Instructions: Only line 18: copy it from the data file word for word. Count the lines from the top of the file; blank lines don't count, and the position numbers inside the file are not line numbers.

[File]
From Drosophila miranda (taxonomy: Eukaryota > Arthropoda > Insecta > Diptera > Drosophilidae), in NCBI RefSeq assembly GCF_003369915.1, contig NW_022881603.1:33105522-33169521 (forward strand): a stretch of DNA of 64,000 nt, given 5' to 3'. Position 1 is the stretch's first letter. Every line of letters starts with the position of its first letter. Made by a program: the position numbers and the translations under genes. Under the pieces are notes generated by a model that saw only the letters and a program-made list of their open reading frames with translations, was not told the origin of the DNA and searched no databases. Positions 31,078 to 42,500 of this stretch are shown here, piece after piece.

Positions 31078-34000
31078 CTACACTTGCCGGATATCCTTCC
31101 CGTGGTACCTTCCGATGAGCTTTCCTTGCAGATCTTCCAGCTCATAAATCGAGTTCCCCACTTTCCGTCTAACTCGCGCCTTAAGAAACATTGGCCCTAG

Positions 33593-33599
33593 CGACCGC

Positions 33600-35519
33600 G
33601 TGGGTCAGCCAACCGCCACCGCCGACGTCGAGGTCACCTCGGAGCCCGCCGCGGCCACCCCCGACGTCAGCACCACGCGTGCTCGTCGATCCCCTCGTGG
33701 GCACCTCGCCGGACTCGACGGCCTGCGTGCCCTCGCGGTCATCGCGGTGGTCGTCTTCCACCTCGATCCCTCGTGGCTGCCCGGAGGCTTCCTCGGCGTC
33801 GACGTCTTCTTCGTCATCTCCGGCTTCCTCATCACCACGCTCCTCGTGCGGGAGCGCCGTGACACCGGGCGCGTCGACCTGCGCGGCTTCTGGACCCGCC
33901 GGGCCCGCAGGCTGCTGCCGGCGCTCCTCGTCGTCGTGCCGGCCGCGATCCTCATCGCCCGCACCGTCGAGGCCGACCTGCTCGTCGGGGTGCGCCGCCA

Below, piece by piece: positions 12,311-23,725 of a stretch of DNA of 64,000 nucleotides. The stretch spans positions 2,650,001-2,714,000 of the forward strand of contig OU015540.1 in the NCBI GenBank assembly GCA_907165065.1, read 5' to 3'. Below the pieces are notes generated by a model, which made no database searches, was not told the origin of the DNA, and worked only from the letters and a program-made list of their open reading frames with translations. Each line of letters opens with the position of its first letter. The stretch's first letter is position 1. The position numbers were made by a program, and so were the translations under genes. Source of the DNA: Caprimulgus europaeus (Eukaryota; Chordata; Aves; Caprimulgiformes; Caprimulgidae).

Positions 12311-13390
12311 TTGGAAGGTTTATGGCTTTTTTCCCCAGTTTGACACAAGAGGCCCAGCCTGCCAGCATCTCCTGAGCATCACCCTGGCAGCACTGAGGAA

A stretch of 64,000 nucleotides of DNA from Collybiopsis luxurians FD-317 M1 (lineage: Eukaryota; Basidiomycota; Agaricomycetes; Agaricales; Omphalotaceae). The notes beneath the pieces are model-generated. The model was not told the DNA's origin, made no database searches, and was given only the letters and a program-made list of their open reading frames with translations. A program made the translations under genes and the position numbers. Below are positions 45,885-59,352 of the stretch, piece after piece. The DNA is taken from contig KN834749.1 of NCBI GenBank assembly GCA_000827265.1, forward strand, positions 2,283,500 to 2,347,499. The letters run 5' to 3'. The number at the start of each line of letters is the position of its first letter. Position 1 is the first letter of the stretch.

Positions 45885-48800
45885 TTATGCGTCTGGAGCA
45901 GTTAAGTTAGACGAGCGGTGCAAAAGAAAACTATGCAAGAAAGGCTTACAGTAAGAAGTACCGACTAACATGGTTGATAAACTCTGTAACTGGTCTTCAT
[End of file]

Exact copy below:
45885 TTATGCGTCTGGAGCA